Hurricane forces FL candidates to change campaign plans

CNN's Ryan Nobles reports from Tallahassee, Florida where candidates are changing their campaign plans as hurricane Michael approaches.

Posted: Oct 10, 2018 3:25 PM
Updated: Oct 10, 2018 3:45 PM

More than 1,000 people move to Florida every day. That means there are a lot of new Floridians who haven't experienced a hurricane evacuation yet.

As a relatively new Floridian myself, I have a story for my new neighbors living in the Panhandle, getting ready to experience the wrath of Hurricane Michael.

Last year, when Hurricane Irma hit Tampa Bay, I was a hurricane dummy. Well, maybe not a dummy, but definitely a rookie. I hadn't yet experienced my first tropical storm evacuation. All that changed when Irma churned its way up the Gulf Coast of Florida in September, and the eye of the storm passed right over my adopted city of Tampa.

From my first evacuation experience, which involved driving 600 miles in 14 hours, I've learned the following lessons, which I gladly share with my fellow Floridians and others who live in coastal areas.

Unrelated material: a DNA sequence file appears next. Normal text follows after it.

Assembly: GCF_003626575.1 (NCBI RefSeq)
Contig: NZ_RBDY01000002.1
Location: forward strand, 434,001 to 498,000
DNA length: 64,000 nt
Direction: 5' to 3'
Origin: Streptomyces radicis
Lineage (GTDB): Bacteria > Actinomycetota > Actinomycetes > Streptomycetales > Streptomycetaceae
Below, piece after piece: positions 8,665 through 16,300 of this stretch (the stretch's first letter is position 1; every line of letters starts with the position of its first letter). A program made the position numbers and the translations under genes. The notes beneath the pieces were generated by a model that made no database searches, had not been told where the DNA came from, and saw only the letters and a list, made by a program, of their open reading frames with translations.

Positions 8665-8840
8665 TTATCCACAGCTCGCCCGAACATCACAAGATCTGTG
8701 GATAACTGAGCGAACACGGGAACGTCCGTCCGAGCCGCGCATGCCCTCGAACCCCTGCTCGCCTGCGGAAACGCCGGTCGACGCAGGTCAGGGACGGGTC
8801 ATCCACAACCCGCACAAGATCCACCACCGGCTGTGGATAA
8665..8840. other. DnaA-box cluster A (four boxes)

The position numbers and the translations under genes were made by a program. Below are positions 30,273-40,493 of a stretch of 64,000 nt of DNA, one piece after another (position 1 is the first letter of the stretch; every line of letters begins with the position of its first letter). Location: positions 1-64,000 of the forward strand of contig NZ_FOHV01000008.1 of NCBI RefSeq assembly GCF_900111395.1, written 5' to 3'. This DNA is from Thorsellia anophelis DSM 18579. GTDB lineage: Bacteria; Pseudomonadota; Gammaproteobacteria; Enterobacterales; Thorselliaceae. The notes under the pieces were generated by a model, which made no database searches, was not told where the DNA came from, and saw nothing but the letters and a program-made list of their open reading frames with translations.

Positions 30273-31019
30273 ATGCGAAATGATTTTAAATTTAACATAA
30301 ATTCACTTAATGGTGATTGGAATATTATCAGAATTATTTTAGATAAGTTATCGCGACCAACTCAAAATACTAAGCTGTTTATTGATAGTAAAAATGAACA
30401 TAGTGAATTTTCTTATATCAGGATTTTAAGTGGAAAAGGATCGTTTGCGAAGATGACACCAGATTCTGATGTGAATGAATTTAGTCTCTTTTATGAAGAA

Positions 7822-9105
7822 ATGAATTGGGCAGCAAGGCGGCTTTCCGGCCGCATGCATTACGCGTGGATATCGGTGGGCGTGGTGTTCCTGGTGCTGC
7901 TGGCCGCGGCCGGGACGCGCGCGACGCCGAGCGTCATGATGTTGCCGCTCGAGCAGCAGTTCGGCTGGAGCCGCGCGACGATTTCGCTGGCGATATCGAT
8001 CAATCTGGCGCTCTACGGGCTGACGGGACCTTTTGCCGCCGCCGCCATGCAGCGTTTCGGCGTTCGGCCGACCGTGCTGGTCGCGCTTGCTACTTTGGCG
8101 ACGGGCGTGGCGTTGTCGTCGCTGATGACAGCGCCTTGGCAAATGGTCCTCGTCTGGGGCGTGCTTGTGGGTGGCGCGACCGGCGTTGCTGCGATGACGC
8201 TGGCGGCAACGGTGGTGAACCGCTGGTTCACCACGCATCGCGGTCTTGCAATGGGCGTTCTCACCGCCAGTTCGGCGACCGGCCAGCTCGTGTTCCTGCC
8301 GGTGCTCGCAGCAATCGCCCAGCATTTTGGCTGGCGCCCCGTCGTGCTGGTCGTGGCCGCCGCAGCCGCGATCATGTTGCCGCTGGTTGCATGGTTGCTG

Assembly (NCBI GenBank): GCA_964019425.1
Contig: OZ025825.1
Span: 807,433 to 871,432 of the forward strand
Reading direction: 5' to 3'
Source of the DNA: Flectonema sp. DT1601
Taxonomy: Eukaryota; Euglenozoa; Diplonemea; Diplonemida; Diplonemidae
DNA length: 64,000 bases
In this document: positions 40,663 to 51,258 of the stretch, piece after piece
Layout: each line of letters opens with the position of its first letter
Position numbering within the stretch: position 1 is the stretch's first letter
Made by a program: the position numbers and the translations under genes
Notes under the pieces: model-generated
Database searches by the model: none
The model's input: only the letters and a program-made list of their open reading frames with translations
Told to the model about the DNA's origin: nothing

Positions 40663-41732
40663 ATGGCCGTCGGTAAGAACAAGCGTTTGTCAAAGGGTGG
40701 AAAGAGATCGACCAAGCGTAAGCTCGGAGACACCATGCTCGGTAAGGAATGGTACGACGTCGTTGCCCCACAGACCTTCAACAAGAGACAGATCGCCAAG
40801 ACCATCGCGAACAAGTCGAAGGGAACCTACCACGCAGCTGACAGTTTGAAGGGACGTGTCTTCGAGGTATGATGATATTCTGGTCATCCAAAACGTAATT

Tip #1: Fill your tank early -- and often

My fellow Floridians drilled this mantra into my head from my very first few days in the Sunshine State, and I'm glad I took their advice. I had a full tank of gas well in advance of leaving town. If I had waited until the last minute, I might have been out of luck. As the storm was approaching, lots of gas stations had those telltale plastic bags over the pump. Remember: If a gas station has gas, pull over and get some immediately.

Tip #2: Have food and water for your road trip

Again, this was advice I'm glad I took. I had plenty of granola bars, chips, bottles of water and other assorted snacks for my journey. It's a good thing, too, because I was on the road literally all night long, from 5 p.m. until 7 a.m. the next day.

Tip #3: Leave town super early

Although I left town days before Irma hit the Tampa Bay area, it wasn't early enough. I thought I could make up for lost time by taking a less-traveled state road instead of the congested interstate. It didn't matter. I still ran into traffic jams. Likewise, I thought I could find a hotel vacancy by driving northwest into Alabama instead of due north into Georgia (where most people were headed). That didn't matter, either. Nothing beats leaving earlier than everybody else.

Which leads me to my next point...

Tip #4: Book a hotel while you still can

As I drove through rural north Florida, my thoughtful sister and brother-in-law called me from safe-and-dry Cincinnati with some news: "We found a hotel vacancy for you in Alabama!" I should have heeded their advice to book a place. But I wasn't completely sure I could make it to Alabama. What if traffic came to a complete standstill for hours at a time? What if I ran out of gas before I got to Alabama?